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A profanity-laden take on life from an 87-year-old who pretends she's 88.

Meet your newest life hero, Lisl. And buckle your seatbelt, because she's not kidding around.

A profanity-laden take on life from an 87-year-old who pretends she's 88.

You don't meet people like Lisl Steiner every day.

Fleeing the Nazis, growing up in Argentina, and photographing Fidel Castro, Jimmy Carter, and JFK's funeral during her career as a photojournalist ... those things will really leave an impression on a lady.

She exemplifies zest for life.

With all her quips and zingers and hard-earned wisdom, she's left a real impression on me. She speaks about everything from her plan for world peace ("I would take the Queen Elizabeth, put every politician on it, and sink it in the Atlantic") to her belief in assisted suicide and even a little about her makeup choices.


She's learned a thing or two in her years. How many years, exactly?

"I'm 88. I'm really 87 but I make myself one year older. I don't want to look younger or be younger. I like to be one year ahead." — Lisl Steiner

Her take on fashion and beauty is fantastic.

Like anybody else, she wants to look how she wants to look and still be appreciated for who she is.


Not that they're the same thing.

Style is totally different from the question of beauty. Beauty, she believes, is about contentment. About how she feels.

And at the end of the day, you've only got yourself.

A good life is not about having great stuff.

Lisl may not care for possessions, but her memories are gems.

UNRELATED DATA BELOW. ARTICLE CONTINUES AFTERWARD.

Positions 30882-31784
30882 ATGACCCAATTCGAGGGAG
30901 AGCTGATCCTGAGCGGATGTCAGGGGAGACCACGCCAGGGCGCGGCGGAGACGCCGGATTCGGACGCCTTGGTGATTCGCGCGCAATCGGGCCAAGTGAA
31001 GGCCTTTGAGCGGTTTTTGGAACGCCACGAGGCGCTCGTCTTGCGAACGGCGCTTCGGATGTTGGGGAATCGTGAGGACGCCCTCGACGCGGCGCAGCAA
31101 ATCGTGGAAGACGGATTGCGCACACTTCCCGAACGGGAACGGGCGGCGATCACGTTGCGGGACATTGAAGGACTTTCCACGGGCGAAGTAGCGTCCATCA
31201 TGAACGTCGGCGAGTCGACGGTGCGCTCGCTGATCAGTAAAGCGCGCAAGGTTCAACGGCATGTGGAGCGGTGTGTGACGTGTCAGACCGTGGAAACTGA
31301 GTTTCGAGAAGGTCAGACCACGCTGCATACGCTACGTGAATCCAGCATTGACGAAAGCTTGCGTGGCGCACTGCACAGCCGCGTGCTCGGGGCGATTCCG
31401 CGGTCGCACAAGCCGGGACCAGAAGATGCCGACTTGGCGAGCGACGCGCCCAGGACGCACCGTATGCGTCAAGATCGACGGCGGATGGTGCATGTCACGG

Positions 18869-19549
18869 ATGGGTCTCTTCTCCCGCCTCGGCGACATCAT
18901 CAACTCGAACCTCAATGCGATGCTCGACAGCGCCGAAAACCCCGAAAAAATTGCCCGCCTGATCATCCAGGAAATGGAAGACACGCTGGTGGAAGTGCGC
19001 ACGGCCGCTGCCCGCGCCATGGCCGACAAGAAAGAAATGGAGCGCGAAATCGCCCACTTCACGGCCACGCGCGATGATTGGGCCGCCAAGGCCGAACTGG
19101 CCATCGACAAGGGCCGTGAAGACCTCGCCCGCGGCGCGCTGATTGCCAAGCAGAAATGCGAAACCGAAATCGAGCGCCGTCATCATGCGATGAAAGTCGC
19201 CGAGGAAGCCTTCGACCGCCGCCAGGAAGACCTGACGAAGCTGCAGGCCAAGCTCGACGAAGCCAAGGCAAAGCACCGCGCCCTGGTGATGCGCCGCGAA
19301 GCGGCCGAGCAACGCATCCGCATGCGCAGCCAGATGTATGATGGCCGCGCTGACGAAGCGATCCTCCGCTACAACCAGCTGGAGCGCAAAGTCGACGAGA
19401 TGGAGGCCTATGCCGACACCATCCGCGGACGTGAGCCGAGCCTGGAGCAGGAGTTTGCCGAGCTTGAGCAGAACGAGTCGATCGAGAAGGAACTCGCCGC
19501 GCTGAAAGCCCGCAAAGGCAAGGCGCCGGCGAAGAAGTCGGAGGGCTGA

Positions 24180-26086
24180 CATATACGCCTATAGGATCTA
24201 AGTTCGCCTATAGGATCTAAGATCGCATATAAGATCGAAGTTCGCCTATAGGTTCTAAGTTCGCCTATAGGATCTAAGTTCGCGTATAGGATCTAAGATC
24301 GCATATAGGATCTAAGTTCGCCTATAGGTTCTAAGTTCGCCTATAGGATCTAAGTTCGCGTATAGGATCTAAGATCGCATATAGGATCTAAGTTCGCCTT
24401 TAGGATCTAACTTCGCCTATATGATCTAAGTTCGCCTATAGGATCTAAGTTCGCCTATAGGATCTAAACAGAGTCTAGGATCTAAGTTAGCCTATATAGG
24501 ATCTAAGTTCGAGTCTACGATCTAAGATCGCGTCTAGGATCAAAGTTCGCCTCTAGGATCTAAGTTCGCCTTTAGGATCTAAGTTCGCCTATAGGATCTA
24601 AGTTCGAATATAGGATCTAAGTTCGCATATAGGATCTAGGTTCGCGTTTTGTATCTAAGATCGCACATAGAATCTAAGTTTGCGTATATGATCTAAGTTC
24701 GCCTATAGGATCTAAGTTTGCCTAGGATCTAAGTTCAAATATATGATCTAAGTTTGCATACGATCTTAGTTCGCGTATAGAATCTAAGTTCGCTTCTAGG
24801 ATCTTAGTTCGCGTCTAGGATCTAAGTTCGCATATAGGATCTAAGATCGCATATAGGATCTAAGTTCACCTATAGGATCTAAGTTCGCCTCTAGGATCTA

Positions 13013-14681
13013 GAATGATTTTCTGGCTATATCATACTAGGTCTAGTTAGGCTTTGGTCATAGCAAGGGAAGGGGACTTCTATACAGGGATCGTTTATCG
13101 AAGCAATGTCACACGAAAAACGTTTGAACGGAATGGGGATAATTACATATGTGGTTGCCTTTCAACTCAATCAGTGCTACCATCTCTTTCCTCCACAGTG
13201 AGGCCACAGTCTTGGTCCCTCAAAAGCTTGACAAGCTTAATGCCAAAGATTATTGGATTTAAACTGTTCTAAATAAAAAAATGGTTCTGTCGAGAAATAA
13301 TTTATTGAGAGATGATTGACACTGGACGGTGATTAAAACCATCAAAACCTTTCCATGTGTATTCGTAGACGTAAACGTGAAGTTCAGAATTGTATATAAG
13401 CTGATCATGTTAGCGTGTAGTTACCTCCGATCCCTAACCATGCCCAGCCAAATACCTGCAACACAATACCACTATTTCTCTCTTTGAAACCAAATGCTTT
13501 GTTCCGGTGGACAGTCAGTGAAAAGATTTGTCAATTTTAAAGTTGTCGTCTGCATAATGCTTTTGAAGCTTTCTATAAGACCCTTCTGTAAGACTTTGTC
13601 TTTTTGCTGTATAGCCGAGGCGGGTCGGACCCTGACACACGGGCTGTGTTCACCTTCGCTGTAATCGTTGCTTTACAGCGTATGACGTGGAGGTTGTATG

Take this moment, where she both reflects on the frailty of her age...

"Luck runs out. My next fall can be it. If something happens, it happens. I mean, we have a housekeeper and she says, 'Ah, be careful.' It's empty because things happen in spite of you being perfect."

...and shares that in fact, she's an expert at falling:

"[At] 88, you become more frail. You walk like a duck to prevent several falls. I'm a fallen woman. I fell several times. …

When I was 16, I had dramatic art lessons. The first thing you learn is to fall down.

I was a mountaineer, I made love on a mountain. I was a horsewoman. So when I fall, I fall correctly."


More amazing stories in her full interview:

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Photo by Tim Mossholder on Unsplash
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Alone, hungry, and scared, Glenda dialed 2-1-1 for help. The person on the other end of the line directed her to the Houston-based nonprofit Bread of Life, founded by St. John's United Methodist pastors Rudy and Juanita Rasmus.

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Photo by Tim Mossholder on Unsplash
True

Glenda moved to Houston from Ohio just before the pandemic hit. She didn't know that COVID-19-related delays would make it difficult to get her Texas driver's license and apply for unemployment benefits. She quickly found herself in an impossible situation — stranded in a strange place without money for food, gas, or a job to provide what she needed.

Alone, hungry, and scared, Glenda dialed 2-1-1 for help. The person on the other end of the line directed her to the Houston-based nonprofit Bread of Life, founded by St. John's United Methodist pastors Rudy and Juanita Rasmus.

For nearly 30 years, Bread of Life has been at the forefront of HIV/AIDS prevention, eliminating food insecurity, providing permanent housing to formerly homeless individuals and disaster relief.

Glenda sat in her car for 20 minutes outside of the building, trying to muster up the courage to get out and ask for help. She'd never been in this situation before, and she was terrified.

When she finally got out, she encountered Eva Thibaudeau, who happened to be walking down the street at the exact same time. Thibaudeau is the CEO of Temenos CDC, a nonprofit multi-unit housing development also founded by the Rasmuses, with a mission to serve Midtown Houston's homeless population.

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via Witty Buttons / Twitter

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